The Jan. 6 panel has been a center of controversy almost to the day it was announced in 2021 by Speaker of the House Nancy Pelosi (D-Calif.), who appointed all of its current members after unilaterally barring two Republicans—Rep. Jim Jordan of Ohio and Rep. Jim Banks of Indiana—from serving on it, despite their having been named for the appointment by House Minority Leader Kevin McCarthy (R-Calif.).

Banks told reporters during a Jan. 6, 2022, House GOP news conference that the Democrats who control the Jan. 6 panel “aren’t investigating January 6, that is already abundantly clear … they are trying to use this select committee as a Trojan Horse to abolish the Electoral College, to intimidate President Trump’s aides, to block him from ever appearing on the ballot again, and to prevent his supporters from participating in American democracy.”

Banks also declared that Pelosi has yet to explain why she didn’t request the National Guard troops made available by Trump two days prior to the protest at the U.S. Capitol that resulted in one death and hundreds of injuries to law enforcement officers and protesters.

The Jan. 6 panel has issued hundreds of subpoenas and interviewed nearly 1,000 individuals in connection with the Capitol breach. Republicans question the panel’s legitimacy because it was authorized in a House vote to five GOP members appointed by McCarthy.

But after rejecting Banks and Jordan, Pelosi selected Rep. Liz Cheney (R-Wyo.) and Rep. Adam Kinzinger (R-Ill.), who both voted to impeach Trump. Long-established congressional procedures require the leader of the minority party to determine which members of his or her caucus serve on committees.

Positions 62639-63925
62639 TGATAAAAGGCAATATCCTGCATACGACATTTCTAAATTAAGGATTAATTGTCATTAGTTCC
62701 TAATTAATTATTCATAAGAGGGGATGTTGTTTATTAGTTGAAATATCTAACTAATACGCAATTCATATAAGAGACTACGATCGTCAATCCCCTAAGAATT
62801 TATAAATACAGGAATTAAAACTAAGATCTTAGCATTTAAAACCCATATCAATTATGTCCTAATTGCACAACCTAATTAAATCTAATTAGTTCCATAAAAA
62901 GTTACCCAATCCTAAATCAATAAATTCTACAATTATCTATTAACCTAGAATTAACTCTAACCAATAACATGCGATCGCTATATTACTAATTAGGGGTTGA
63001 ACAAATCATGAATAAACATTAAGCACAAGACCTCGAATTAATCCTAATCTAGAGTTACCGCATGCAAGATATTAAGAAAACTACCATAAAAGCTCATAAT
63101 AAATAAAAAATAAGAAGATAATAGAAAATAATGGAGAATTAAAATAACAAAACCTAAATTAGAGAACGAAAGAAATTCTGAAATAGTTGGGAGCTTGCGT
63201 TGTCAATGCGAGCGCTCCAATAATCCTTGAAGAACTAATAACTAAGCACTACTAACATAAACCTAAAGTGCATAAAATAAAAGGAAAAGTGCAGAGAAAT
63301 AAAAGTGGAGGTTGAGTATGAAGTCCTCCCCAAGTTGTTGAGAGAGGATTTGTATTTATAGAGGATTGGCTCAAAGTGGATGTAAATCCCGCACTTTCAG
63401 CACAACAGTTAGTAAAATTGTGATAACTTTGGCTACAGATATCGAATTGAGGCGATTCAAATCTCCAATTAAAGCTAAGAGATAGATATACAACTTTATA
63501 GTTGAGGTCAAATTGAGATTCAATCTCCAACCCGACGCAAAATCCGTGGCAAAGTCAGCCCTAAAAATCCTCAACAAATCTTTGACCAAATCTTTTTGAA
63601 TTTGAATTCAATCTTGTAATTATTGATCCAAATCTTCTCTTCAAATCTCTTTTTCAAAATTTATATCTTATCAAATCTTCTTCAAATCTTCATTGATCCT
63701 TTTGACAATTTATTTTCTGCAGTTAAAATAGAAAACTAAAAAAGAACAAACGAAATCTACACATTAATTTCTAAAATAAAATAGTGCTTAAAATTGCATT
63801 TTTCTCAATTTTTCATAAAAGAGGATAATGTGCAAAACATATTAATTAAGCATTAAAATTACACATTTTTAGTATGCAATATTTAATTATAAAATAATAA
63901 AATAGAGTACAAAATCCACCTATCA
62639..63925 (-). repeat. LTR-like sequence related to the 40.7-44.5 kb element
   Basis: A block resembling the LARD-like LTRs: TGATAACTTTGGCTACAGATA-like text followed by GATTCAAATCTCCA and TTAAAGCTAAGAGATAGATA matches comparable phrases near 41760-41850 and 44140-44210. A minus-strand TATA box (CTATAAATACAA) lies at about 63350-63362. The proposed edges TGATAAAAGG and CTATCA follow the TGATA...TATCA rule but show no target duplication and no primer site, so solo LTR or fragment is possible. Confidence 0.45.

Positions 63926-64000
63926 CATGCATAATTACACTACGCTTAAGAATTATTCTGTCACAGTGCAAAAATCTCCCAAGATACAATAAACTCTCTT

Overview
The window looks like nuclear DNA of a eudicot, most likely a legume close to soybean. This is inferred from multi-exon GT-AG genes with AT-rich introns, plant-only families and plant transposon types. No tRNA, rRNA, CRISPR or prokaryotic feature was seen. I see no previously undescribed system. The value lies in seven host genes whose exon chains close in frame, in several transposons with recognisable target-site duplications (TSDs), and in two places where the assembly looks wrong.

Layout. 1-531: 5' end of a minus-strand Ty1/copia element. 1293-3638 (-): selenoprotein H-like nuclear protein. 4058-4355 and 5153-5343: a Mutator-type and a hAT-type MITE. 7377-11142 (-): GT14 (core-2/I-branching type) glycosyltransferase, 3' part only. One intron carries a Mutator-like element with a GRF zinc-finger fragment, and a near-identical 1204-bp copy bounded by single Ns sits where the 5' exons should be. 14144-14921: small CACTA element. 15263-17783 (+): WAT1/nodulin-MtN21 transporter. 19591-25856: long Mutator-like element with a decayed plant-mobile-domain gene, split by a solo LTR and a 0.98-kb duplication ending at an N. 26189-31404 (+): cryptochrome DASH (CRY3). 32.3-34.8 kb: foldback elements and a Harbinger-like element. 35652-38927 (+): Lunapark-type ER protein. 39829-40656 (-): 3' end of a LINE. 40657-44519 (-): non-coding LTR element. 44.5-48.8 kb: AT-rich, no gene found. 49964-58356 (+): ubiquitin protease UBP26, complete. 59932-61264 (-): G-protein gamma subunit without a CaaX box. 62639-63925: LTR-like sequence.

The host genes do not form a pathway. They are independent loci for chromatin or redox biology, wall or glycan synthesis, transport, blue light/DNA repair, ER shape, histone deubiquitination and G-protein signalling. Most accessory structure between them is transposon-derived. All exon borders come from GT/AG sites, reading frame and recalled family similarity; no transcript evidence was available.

Davis’s preservation demand letter also directed Thompson to preserve a lengthy list of other documents, including draft and final versions of all committee memoranda, whether completed or not, all threat assessments or other intelligence reports given to the committee, all social media posts made by members and staff through the committee’s servers and network and those made through other servers and networks, memoranda of agreement with all witnesses, and a complete list of all committee staffers, detailees, interns, contractors and consultants “as of July 1, 2021, and as of June 8, 2022.”

Copies of the letter were delivered to Pelosi, all other members of the Jan. 6 panel, and Rep. Zoe Lofgren (D-Calif.), the current head of the House Administration Committee.

A spokesman for the select committee couldn’t be reached by press time for comment on Davis’s letter.

Mark Tapscott
Congressional Correspondent
Mark Tapscott is an award-winning investigative editor and reporter who covers Congress, national politics, and policy for The Epoch Times. Mark was admitted to the National Freedom of Information Act (FOIA) Hall of Fame in 2006 and he was named Journalist of the Year by CPAC in 2008. He was a consulting editor on the Colorado Springs Gazette’s Pulitzer Prize-winning series “Other Than Honorable” in 2014.